|Genre||Run, jump, and jet|
|Buy from Amazon|
I read a complaint recently that most Android and iOS action games are just glorified quick time events, touching the screen at the right time to jump or fly or shoot. This is almost certainly true for a game like Temple Run, where your character auto-runs and you quickly flick the screen to react to obstacles and collect more coins. The same could probably also be said for Jetpack Joyride, where the game’s single input turns your character’s jetpack on, releasing turns it off. To some people, this isn’t compelling gaming at all, and I understand that, but for whatever reason, I get hooked on these little games with simple short term objectives but no real long term goals.
What do you do in Jetpack Joyride? Fly as far as you can? Yeah, I guess that’s maybe the point. Collect coins to buy more things? That’s always fun, sure. Complete objectives and achievements? Sometimes a nice diversion, okay. Now that you’ve done all those things for hours, are you any closer to “beating” the game? Probably not.
Someone more pessimistic than me may suggest the real point of the game is to bewitch you with expensive in-game upgrades to trick you into spending real money on fake coins to make a tidy profit. This is certainly a possibility, heck, app development usually isn’t very altruistic, but if I can have a fun without spending money, have I beaten the system, or simply enjoyed a video game?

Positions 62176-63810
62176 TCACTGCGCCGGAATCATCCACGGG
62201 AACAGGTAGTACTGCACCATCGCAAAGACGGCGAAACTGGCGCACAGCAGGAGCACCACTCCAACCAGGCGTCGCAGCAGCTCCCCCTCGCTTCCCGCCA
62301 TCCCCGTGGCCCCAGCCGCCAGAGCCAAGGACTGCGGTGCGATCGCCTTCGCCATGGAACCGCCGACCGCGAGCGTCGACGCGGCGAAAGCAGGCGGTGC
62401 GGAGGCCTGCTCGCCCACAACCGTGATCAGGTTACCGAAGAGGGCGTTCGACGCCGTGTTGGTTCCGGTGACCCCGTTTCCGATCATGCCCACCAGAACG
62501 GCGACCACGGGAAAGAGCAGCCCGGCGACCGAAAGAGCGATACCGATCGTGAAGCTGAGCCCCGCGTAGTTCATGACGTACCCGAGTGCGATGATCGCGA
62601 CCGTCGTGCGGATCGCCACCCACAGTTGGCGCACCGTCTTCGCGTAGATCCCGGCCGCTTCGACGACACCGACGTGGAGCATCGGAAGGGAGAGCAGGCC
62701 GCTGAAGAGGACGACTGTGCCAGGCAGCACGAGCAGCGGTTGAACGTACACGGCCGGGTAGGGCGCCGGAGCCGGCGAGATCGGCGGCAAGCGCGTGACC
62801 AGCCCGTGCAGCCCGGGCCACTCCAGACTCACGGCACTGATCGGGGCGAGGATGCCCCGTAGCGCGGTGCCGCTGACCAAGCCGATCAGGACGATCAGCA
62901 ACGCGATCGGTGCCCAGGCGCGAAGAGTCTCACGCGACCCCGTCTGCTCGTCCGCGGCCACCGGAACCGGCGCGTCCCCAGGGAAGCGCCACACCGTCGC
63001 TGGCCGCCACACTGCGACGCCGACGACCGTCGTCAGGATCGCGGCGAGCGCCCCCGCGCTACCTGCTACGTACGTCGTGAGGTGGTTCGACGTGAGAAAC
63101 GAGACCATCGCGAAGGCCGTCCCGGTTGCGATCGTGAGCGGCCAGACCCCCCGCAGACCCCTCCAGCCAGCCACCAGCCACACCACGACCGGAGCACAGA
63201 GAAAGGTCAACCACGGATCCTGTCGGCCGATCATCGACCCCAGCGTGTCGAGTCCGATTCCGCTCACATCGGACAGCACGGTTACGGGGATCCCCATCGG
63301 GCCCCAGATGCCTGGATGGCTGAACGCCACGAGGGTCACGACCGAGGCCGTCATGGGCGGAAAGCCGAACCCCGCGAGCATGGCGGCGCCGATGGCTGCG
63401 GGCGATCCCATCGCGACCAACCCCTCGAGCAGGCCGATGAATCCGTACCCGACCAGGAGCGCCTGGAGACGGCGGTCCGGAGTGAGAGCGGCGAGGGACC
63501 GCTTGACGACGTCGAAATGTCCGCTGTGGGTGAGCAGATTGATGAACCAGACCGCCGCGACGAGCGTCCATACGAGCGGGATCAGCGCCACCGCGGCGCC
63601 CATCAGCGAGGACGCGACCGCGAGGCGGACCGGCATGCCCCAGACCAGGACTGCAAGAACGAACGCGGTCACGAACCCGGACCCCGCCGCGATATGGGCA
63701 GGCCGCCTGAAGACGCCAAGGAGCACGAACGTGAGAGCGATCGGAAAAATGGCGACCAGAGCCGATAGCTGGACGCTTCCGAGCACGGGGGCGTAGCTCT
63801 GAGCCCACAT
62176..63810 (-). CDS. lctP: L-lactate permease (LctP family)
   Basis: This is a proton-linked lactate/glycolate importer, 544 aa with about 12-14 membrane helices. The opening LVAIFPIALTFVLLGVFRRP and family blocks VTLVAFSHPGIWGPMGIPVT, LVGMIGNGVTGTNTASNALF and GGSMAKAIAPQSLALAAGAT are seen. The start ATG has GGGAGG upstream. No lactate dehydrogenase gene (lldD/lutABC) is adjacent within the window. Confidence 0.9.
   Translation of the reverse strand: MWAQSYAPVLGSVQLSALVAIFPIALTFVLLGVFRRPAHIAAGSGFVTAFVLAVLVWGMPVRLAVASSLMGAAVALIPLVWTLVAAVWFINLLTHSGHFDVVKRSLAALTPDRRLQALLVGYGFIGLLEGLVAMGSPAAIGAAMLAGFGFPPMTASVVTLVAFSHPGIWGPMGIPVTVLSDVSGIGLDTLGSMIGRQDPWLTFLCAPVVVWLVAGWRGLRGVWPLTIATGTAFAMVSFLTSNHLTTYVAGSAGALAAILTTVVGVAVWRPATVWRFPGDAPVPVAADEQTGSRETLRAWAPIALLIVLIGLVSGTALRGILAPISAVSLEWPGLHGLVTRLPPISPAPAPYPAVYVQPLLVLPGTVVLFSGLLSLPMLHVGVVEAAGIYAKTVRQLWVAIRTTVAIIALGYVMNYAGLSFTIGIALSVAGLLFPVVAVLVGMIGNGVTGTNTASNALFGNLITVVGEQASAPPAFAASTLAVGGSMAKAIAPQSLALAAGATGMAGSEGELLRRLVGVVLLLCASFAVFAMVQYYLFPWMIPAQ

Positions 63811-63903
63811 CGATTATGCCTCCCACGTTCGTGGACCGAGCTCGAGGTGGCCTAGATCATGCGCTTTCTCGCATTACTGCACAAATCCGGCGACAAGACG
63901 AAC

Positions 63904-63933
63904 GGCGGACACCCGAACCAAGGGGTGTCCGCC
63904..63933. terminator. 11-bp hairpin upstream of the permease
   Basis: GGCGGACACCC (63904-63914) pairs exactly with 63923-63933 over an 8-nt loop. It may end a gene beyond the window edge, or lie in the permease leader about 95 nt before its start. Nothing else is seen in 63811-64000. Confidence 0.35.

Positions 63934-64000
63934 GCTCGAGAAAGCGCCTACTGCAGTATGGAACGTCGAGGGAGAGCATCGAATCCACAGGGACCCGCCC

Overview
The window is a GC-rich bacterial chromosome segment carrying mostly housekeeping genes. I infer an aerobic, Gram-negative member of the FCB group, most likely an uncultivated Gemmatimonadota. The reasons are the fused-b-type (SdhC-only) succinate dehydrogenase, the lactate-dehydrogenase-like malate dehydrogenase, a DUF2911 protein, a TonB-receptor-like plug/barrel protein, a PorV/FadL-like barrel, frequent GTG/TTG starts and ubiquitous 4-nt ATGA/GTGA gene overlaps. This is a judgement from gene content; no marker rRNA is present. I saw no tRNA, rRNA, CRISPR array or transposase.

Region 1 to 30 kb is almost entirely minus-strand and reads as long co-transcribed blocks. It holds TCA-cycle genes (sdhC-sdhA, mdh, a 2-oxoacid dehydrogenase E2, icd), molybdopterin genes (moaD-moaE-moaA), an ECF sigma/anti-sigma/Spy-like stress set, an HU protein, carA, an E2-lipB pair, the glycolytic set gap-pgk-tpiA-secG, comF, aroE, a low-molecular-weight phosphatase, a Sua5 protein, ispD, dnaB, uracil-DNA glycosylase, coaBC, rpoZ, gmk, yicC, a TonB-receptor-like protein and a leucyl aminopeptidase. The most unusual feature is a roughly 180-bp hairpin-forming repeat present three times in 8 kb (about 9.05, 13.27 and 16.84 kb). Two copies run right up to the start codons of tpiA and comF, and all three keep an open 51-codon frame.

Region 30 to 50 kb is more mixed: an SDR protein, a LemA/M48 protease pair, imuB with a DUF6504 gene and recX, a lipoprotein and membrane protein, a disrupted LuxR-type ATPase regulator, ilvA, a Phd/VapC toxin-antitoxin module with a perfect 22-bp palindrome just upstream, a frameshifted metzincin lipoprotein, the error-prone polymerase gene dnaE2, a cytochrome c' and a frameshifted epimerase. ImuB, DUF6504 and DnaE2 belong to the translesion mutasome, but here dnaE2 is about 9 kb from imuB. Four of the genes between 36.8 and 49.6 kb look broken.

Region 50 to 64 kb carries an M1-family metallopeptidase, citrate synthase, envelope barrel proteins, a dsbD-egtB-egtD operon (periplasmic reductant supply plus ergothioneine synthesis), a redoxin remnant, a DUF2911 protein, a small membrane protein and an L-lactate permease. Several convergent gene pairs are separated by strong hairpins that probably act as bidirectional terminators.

Jetpack Joyride stars Barry Steakfries, a manly man who bursts through the wall of some kind of science facility, steals a jetpack, and wrecks havoc for the next 200 to infinity meters as he auto-runs from left to right, slowly speeding up. Barry can jet up, or fall down, that’s it. Left and right isn’t even an option. Temporary vehicles show up every once in a while to inject a little extra craziness into the game, but take one hit and you’re back to just Barry, another hit ends your run.
What sets Jetpack Joyride apart from games like Temple Run or Canabalt are the ever-present missions. At all times, three objectives will be available to you, such as ride the Profit Bird for 500 meters, high-five 50 scientists, or narrowly miss five missiles. Completing missions earns stars, which in turn goes towards leveling up. Level up 15 times and you’ve “beaten” the game (probably along the lines of completing about 50 missions), but you’re encouraged to keep right on playing and “prestige” your rank to try another set of missions.
Coins collected can be used to buy equippable items that let Barry jump higher, magnetize coins, shoo away missiles, and many more. You can only equip two items at a time, so mixing and matching different combinations is advisable depending on what mission you’re attempting to complete. I personally like items that help me earn more tokens, which can be spent in a slot machine after the run for the potential to earn big cash and other prizes.
It’s all a rat race though, collecting more coins lets you buy more items which may make collecting more coins easier. In the end, you’re only playing because the next mission is there, not because you want to crack 10,000 meters. I find it slightly disappointing that neither Temple Run or Jetpack Joyride have any kind of true ending.
I don’t regret my time with this game as much as I do with some mobile titles, Temple Run included. Jetpack Joyride is solid fun that rewards you at every turn. It can be mildly challenging at times, but is really just an enjoyable distraction.